Treating L.A.'s sewage
Every day, about 275 million gallons of raw sewage flows through Hyperion, the plant that treats most of the city’s waste. The plant intentionally creates an environment where bacteria thrive by mixing in microorganisms that feed on the sewage and break it down.
Most of the sewage comes from homes through sinks, bathtubs, toilets and washing machines, but some also comes from commercial and industrial users. About 2 million gallons comes from hospitals.
Screens stop large debris like sticks, bags, rags and wood. Sand and other gritty solids are captured in sedimentation tanks, while the wastewater flows through.
Wastewater slowly flows through underground tanks, each the size of a football field. There, coagulants help solids settle to the bottom. The solids are then pumped into digesters for further processing. Oil and grease is skimmed off.
Wastewater flows through the oxygen reactor tank, where several hundred tons of microorganisms are added to begin decomposing the organic waste.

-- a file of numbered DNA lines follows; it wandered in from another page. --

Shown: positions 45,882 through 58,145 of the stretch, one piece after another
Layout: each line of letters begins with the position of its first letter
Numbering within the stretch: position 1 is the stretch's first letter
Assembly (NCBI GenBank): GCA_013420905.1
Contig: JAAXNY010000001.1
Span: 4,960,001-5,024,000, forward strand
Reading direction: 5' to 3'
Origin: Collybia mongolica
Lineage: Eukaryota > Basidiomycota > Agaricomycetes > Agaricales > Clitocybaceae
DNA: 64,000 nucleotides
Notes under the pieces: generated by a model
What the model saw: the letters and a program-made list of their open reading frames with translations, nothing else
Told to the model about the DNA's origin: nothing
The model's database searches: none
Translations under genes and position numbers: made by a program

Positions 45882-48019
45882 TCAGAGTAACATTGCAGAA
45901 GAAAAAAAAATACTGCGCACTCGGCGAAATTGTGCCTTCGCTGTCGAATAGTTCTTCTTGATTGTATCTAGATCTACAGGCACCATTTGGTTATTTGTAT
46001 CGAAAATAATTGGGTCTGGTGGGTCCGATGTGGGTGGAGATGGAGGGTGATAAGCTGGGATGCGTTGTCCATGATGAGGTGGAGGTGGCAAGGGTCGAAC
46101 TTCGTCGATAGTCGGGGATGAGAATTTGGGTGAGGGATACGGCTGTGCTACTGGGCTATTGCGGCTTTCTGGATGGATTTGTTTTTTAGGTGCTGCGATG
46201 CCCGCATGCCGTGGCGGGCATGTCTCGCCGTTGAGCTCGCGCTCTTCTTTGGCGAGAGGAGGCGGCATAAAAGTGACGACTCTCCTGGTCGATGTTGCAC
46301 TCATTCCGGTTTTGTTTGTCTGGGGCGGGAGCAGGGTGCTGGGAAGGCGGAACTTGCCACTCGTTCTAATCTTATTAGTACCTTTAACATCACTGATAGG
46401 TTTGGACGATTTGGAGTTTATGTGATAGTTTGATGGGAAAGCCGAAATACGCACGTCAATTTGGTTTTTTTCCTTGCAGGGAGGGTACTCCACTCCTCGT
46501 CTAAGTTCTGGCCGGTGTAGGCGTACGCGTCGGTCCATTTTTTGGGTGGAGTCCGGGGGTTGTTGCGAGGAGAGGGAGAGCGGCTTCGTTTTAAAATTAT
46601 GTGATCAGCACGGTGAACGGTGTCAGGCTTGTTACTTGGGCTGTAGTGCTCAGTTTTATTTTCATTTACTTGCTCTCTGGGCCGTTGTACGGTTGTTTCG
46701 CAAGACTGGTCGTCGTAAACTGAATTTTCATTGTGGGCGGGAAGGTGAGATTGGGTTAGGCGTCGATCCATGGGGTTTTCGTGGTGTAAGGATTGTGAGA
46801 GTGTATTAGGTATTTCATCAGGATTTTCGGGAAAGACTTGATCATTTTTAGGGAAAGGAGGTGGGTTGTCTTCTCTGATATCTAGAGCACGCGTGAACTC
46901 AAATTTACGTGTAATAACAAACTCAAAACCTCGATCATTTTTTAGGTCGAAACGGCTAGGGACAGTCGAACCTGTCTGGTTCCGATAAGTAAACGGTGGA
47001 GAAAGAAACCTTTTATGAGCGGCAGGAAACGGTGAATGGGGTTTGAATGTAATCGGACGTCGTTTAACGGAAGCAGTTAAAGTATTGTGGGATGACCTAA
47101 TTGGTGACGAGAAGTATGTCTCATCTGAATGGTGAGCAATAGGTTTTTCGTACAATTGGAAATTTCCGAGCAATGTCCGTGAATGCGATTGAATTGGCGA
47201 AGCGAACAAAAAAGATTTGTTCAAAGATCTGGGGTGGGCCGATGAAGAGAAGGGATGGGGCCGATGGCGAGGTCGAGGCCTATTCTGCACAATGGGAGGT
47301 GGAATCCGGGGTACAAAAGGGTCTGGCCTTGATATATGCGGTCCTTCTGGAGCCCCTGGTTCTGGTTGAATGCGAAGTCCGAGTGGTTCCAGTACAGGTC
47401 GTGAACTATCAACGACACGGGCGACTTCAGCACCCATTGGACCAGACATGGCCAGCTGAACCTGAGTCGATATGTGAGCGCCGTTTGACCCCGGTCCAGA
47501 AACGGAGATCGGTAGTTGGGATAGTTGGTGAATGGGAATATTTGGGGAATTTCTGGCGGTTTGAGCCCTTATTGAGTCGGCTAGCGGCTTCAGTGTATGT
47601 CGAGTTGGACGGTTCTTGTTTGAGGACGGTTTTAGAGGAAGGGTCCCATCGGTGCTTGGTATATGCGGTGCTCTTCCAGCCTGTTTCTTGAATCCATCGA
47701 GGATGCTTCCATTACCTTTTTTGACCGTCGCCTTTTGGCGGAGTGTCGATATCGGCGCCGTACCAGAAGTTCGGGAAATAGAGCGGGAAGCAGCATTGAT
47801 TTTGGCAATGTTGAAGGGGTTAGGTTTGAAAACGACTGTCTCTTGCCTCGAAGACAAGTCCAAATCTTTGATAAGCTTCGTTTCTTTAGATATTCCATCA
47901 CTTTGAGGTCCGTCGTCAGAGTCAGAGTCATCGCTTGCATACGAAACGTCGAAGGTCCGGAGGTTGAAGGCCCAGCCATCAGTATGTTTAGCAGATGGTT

After the organic material decomposes, the wastewater flows into the clarifying tanks. Microorganisms settle to the bottom. Solids that settle are sent to a separate system – egg-shaped vessels known as digesters for continued treatment. Officials say the wastewater is clean enough to flow to the Santa Monica Bay.
Disposal and reuse of wastewater
Treated water is disposed five miles out and 190 feet deep. Chlorine is added to the wastewater only in rare cases where it must be released through a pipe just a mile from the shore. About 6% of the water is sent to a reclamation plant for further treatment. That recycled water is used to irrigate golf courses and parks or sent to businesses for industrial uses.
Source: City of Los Angeles Department of Public Works
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